Wednesday, May 05, 2010

The Vine and the Branches . . .

Today's gospel reading has weighty civilizational implications:
Jesus said to his disciples:
“I am the true vine, and my Father is the vine grower.
He takes away every branch in me that does not bear fruit,
and everyone that does he prunes so that it bears more fruit.
You are already pruned because of the word that I spoke to you.
Remain in me, as I remain in you.
Just as a branch cannot bear fruit on its own
unless it remains on the vine,
so neither can you unless you remain in me.
I am the vine, you are the branches.
Whoever remains in me and I in him will bear much fruit,
because without me you can do nothing.
Anyone who does not remain in me
will be thrown out like a branch and wither;
people will gather them and throw them into a fire
and they will be burned.
"Without me you can do nothing." The thinly disguised nihilism that passes for secular sophistication today is precisely that nothingness, awaiting the inadvertent spark or the terrorist's torch. The greater the culture's historical dependency on Christianity, the greater the price for abandoning it. It will go easier for Sodom and Gomorrah than for a formerly Christianized civilization that has turned itself into an effete and sanctimonious facsimile of Sodom and Gomorrah.

The pruning by Truth (incarnate) of the rank growth of self-will and self-delusion is infinitely preferable to the only alternative to it: the conflagration that the children of the self-deluded will otherwise undergo. But nothing is more antithetical to the spirit of the age than the very idea of pruning.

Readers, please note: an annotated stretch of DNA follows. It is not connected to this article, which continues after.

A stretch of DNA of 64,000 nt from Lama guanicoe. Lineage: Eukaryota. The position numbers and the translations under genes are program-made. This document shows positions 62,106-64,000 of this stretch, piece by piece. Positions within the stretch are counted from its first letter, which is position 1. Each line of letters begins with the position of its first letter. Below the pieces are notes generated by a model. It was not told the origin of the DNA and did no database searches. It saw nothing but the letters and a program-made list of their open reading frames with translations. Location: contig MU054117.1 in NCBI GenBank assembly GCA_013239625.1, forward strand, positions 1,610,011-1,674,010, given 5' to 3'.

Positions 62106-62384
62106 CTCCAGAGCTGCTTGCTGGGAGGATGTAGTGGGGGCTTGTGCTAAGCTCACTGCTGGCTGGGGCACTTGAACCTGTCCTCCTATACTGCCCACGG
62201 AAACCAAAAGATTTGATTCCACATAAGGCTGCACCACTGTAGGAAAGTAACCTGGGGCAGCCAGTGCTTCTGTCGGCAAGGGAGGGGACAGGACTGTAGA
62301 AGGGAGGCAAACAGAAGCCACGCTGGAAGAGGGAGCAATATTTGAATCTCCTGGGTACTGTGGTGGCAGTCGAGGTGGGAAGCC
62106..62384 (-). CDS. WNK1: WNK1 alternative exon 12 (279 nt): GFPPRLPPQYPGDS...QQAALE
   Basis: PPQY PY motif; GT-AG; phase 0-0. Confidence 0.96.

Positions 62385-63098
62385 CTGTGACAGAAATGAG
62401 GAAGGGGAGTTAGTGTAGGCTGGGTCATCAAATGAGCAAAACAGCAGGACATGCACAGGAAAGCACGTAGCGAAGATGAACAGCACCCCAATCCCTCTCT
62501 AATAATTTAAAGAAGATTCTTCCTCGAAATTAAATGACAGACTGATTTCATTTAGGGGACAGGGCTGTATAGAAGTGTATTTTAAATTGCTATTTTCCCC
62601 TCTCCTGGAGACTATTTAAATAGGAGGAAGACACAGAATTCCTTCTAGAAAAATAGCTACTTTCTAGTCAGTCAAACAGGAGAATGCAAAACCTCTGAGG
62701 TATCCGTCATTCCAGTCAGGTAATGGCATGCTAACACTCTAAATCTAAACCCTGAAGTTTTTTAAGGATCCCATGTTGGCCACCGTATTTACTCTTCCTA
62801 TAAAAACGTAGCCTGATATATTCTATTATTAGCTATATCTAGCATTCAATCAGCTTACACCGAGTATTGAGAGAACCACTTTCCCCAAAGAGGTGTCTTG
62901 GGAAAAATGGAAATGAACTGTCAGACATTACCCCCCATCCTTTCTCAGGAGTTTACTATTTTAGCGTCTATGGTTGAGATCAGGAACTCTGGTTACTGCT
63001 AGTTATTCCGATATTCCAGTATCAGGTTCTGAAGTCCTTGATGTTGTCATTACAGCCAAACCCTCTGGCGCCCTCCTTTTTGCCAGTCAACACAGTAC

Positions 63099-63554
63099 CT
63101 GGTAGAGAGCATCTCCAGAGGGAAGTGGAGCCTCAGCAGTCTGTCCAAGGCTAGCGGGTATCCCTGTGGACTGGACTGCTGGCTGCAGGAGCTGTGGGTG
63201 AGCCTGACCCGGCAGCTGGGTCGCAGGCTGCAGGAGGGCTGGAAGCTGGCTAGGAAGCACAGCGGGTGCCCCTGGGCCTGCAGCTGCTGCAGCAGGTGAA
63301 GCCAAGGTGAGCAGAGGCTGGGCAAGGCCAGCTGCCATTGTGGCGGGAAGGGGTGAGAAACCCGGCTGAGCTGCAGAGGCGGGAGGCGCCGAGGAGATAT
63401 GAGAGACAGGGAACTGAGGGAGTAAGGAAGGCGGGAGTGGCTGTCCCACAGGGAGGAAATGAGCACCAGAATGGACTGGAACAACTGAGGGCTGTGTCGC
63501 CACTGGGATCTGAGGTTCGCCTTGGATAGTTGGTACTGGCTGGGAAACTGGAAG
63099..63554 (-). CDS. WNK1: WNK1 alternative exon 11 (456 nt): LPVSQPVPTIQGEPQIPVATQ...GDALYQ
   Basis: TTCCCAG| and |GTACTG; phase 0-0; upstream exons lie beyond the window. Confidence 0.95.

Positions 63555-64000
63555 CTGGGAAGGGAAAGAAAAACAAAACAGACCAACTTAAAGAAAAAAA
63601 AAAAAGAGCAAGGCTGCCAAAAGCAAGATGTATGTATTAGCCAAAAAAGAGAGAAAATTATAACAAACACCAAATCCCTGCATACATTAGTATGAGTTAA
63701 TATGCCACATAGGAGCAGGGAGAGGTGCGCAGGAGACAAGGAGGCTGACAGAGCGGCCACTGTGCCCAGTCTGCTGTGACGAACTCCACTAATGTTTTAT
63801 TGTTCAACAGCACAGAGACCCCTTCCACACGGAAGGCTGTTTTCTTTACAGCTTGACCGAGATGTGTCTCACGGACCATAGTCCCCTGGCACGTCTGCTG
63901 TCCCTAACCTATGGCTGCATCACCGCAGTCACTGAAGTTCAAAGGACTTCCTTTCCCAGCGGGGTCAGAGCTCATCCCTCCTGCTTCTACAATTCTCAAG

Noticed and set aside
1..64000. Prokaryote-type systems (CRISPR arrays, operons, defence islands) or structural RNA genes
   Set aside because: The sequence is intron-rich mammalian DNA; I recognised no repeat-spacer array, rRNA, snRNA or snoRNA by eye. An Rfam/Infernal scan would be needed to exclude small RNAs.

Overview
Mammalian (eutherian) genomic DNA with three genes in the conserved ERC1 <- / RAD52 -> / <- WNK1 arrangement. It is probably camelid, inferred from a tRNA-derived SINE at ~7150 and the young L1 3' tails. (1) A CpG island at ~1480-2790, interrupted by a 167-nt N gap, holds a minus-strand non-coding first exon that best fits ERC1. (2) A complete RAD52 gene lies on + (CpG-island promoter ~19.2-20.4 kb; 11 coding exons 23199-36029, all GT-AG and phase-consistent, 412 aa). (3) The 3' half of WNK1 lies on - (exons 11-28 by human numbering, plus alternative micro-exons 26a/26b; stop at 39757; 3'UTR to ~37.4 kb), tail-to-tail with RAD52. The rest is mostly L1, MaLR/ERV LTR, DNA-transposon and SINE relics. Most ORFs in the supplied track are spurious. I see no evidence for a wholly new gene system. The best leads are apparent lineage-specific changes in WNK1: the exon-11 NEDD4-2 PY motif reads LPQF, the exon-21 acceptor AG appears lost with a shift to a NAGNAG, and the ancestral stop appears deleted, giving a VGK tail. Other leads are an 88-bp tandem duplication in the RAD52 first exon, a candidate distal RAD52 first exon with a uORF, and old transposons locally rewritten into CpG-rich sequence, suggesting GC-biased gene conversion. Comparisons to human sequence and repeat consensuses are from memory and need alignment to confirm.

1 comment:

matt tavares said...

"You are already pruned because of the word that I spoke to you."

That certainly sums up how powerful simply hearing the Gospel message is. I find it interesting how all of us refuse to be pruned by neglecting to hear it at times.

As for the secular crowd, and those of us who are secular at heart at times, it seems that we don't have a choice to be pruned upon hearing it. Maybe that's why the secular avoid hearing it, because it's impossible not to change as a result of it. It seems to me that the the willingly secular crowd will use one bad thing in the old testament or one bad thing the church did as a free pass to avoid hearing the Gospel. However, I can't think of one secular argument against the Gospel alone that I've heard in my.

On a more positive note, this inspires a personal kick in the butt to hear the word more.